Association of in utero exposure to maternal smoking with reduced semen quality and testis size in adulthood: a cross-sectional study of 1,770 young men from the general population in five European countries

Am J Epidemiol. 2004 Jan 1;159(1):49-58. doi: 10.1093/aje/kwh002.


Between 1996 and 1999, the authors invited all young men from five European countries who were undergoing compulsory medical examination for possible military service to participate in a study on male reproductive health. The participation rate was 19% in two cities in Denmark (n = 889), 17% in Oslo, Norway (n = 221), 13% in Turku, Finland (n = 313), 14% in Kaunas, Lithuania (n = 157), and 19% in Tartu, Estonia (n = 190). Each man provided a semen sample, was examined by a physician, and, in collaboration with his mother, completed a questionnaire about general and reproductive health, current smoking habits, and exposure to smoking in utero. After adjustment for confounding factors, men exposed to smoking in utero had a reduction in sperm concentration of 20.1% (95% confidence interval (CI): 6.8, 33.5) and a reduction in total sperm count of 24.5% (95% CI: 9.5, 39.5) in comparison with unexposed men. Percentages of motile and morphologically normal sperm cells were 1.85 (95% CI: 0.46, 3.23) and 0.64 (95% CI: -0.02, 1.30) percentage points lower, respectively, among men exposed in utero, and exposed men had a 1.15-ml (95% CI: 0.66, 1.64) smaller testis size. The associations were present when data from the study centers were analyzed separately (though not in Lithuania, where only 1% of mothers smoked during pregnancy), although the strength of the association varied. Maternal smoking may have long-term implications for the reproductive health of the offspring. This is another good reason to advise pregnant women to avoid smoking.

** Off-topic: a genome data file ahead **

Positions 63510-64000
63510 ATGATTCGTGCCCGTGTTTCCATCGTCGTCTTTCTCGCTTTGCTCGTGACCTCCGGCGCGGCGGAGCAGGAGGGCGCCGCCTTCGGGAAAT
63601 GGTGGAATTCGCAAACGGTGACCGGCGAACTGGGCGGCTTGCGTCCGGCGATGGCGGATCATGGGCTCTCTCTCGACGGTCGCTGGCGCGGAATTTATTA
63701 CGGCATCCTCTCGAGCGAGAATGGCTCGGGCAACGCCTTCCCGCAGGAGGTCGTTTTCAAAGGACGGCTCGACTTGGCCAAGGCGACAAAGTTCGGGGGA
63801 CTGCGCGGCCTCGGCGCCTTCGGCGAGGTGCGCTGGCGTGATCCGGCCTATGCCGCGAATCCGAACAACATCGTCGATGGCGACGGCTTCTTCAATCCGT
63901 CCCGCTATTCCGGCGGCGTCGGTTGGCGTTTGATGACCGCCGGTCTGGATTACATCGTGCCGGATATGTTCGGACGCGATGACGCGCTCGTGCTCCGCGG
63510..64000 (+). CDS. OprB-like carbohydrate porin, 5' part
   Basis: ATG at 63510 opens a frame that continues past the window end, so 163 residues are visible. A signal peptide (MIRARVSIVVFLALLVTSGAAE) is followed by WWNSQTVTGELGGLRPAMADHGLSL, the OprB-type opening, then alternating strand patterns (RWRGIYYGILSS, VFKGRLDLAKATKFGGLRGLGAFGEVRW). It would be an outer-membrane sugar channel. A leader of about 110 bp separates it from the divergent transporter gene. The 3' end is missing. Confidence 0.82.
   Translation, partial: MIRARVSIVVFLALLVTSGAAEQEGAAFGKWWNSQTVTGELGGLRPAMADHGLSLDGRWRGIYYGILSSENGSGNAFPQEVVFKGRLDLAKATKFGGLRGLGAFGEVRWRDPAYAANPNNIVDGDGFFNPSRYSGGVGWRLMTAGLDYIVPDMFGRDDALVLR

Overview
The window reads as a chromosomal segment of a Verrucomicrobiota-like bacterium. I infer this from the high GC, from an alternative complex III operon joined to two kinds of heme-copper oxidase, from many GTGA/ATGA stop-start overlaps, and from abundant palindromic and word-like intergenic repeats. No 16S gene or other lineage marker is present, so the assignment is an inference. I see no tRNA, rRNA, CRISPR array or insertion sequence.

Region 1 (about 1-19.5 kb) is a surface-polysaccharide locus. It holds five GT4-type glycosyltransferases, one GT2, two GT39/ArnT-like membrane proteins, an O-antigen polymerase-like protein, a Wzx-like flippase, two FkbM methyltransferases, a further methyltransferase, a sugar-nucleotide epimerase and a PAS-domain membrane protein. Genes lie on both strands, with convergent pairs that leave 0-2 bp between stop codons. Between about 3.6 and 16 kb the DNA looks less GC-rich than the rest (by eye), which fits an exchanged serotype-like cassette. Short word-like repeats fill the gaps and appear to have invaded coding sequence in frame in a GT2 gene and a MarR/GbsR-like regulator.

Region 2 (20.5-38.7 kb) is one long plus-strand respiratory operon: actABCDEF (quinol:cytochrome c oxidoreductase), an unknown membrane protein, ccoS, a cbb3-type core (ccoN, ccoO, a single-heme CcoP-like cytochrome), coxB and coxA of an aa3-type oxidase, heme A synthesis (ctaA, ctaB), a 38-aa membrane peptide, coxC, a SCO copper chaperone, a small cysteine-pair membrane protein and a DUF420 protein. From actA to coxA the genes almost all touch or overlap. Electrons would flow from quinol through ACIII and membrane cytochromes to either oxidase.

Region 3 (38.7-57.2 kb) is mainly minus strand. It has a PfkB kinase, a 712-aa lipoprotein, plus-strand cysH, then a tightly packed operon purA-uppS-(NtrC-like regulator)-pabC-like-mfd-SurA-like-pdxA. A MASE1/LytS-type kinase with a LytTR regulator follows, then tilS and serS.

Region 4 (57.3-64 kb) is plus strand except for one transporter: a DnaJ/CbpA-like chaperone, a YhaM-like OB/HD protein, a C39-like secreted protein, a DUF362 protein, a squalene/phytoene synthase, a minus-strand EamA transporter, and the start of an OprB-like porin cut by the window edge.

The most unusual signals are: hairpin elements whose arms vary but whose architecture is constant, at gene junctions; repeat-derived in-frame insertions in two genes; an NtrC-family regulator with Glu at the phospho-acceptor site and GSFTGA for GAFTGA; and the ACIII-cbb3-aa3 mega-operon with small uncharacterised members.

Publication types

  • Research Support, Non-U.S. Gov't

MeSH terms

  • Adolescent
  • Adult
  • Cross-Sectional Studies
  • Europe / epidemiology
  • Female
  • Genital Diseases, Male / epidemiology*
  • Genital Diseases, Male / etiology*
  • Genital Diseases, Male / pathology
  • Humans
  • Male
  • Military Personnel
  • Pregnancy
  • Prenatal Exposure Delayed Effects*
  • Semen / physiology*
  • Smoking / adverse effects*
  • Sperm Count
  • Surveys and Questionnaires
  • Testis / pathology